Home Catholic Church & Asia Talks between Vietnam and Holy See expected to happen in Vatican

Talks between Vietnam and Holy See expected to happen in Vatican

Vietnam’s President Vo Van Thuong is expected to visit the Vatican in the coming days to sign an agreement that will allow the permanent representative of the Holy See in Hanoi. 

President Thuong’s visit to Austria, Italy, and the Vatican is scheduled for 23 to 28 July, during which he is also expected to meet with Pope Francis, according to Reuters citing high-level Vatican sources.

The establishment of a permanent Vatican representative in Vietnam has been a topic of ongoing discussions between the two States. 

Archbishop Marek Zalewski, who is apostolic nuncio to Singapore, serves as the Vatican’s representative in Vietnam and authorized to make visits to the country.

Last year, an agreement “in principle” was reached for the opening of a stable office in Hanoi, and now it appears likely to become a reality.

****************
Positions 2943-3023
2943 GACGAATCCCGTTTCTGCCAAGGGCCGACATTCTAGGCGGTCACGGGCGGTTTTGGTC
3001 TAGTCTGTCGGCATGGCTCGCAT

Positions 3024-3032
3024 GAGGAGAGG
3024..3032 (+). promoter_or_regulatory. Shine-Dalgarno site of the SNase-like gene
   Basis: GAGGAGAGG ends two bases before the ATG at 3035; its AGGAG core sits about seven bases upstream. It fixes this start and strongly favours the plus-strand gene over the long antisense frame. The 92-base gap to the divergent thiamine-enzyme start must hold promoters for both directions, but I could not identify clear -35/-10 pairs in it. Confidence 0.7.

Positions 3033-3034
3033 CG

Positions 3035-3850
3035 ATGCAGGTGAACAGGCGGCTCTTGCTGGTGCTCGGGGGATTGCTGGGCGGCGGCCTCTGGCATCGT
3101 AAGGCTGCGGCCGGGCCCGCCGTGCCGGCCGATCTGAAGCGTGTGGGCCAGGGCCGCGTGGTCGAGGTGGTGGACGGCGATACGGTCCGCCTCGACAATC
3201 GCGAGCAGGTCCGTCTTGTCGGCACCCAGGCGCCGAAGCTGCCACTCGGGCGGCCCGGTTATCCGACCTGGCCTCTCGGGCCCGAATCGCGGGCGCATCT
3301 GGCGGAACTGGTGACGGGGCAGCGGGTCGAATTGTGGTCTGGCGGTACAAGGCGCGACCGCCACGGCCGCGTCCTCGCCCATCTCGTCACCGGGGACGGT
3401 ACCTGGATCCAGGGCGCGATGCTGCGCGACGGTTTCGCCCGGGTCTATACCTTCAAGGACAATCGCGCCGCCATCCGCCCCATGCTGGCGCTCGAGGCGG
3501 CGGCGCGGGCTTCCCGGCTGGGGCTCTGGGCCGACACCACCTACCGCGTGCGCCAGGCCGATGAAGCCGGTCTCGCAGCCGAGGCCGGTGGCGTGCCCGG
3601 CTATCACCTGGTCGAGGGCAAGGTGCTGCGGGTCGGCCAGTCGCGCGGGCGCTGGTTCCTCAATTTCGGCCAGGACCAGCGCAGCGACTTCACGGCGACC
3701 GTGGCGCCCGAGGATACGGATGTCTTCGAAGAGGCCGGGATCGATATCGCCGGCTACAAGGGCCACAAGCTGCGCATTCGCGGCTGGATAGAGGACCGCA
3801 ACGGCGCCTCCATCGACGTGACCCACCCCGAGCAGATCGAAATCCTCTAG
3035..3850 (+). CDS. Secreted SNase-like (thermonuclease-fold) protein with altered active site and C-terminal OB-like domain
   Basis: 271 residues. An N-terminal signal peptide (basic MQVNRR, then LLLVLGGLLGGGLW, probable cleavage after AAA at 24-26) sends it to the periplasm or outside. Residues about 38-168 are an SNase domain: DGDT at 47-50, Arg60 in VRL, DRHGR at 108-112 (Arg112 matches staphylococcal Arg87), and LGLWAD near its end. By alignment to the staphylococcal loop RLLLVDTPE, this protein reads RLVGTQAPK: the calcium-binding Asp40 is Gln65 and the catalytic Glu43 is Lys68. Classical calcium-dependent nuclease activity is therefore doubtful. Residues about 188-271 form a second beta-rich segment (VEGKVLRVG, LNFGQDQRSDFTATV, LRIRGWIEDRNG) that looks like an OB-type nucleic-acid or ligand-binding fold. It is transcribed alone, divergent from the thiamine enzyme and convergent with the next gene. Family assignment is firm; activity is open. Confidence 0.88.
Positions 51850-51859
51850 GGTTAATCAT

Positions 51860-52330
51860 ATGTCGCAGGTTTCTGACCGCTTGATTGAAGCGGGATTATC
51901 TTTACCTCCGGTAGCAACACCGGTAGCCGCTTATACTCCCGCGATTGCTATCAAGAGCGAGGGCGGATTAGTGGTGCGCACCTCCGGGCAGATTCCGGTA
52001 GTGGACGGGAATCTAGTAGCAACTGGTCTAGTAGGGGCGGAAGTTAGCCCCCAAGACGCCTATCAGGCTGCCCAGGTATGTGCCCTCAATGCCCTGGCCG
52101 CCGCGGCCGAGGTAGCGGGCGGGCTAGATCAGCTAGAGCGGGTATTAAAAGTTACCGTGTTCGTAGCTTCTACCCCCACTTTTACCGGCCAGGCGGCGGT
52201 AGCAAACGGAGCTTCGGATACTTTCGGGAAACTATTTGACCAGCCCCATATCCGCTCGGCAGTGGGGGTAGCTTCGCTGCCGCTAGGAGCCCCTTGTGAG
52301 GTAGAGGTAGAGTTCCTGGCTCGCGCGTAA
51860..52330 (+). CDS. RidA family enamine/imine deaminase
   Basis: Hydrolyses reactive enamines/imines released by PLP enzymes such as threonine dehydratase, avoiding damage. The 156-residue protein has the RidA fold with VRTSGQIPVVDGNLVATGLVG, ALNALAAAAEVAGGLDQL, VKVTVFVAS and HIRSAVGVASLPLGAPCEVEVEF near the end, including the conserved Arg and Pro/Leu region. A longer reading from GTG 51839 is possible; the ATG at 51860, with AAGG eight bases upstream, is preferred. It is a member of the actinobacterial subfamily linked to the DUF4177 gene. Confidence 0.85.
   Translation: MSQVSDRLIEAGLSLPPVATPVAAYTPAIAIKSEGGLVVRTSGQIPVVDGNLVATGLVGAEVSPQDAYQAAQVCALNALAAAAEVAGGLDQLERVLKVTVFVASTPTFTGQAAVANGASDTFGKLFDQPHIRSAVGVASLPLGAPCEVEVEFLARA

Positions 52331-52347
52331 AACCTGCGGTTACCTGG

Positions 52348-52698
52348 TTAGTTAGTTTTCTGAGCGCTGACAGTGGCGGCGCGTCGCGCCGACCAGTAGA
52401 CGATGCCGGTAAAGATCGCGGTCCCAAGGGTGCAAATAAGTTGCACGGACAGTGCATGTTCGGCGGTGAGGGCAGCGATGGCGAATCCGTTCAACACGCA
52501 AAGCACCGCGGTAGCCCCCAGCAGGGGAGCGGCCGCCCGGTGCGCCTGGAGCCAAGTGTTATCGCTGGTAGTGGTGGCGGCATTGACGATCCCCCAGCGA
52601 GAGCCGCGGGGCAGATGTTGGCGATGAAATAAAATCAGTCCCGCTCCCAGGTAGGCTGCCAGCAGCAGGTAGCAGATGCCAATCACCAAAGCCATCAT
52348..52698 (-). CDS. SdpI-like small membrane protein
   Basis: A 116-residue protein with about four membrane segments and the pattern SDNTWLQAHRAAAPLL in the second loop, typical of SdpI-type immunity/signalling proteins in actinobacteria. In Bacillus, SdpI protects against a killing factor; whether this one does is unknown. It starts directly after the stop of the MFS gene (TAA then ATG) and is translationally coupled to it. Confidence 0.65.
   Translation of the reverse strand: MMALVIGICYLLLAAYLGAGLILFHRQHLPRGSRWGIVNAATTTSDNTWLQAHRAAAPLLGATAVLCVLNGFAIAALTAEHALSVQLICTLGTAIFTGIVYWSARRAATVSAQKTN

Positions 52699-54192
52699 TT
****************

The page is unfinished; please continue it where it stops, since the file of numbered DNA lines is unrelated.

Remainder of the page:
This would mark a significant step forward, nearly 50 years after the expulsion of the apostolic delegate in Vietnam by the communist government in 1975, although it would not represent the re-establishment of full diplomatic relations.

The issue is also intertwined with the relations between the Holy See and the People’s Republic of China. The Vatican has often considered Vietnam as a possible “pragmatic” model for advancing relations with Beijing. 

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In particular, the Vatican Secretary of State, Cardinal Pietro Parolin, publicly advocated for the opening of a stable liaison office of the Holy See in China to foster dialogue based on truth and mutual respect. 

This comes in the wake of Pope Francis’ decision to address the canonical irregularity created by Beijing by appointing Msgr. Joseph Shen Bin as bishop of Shanghai.

Chinese Catholic sites under strict Party control have not published any news regarding Pope Francis’ appointment of the Shanghai bishop. 

This highlights the sensitivity of the Chinese authorities toward the appointment of bishops, emphasizing the need for it to be perceived as an autonomous affair of Beijing, despite the existing Agreement with the Holy See. – with reports from AsiaNews

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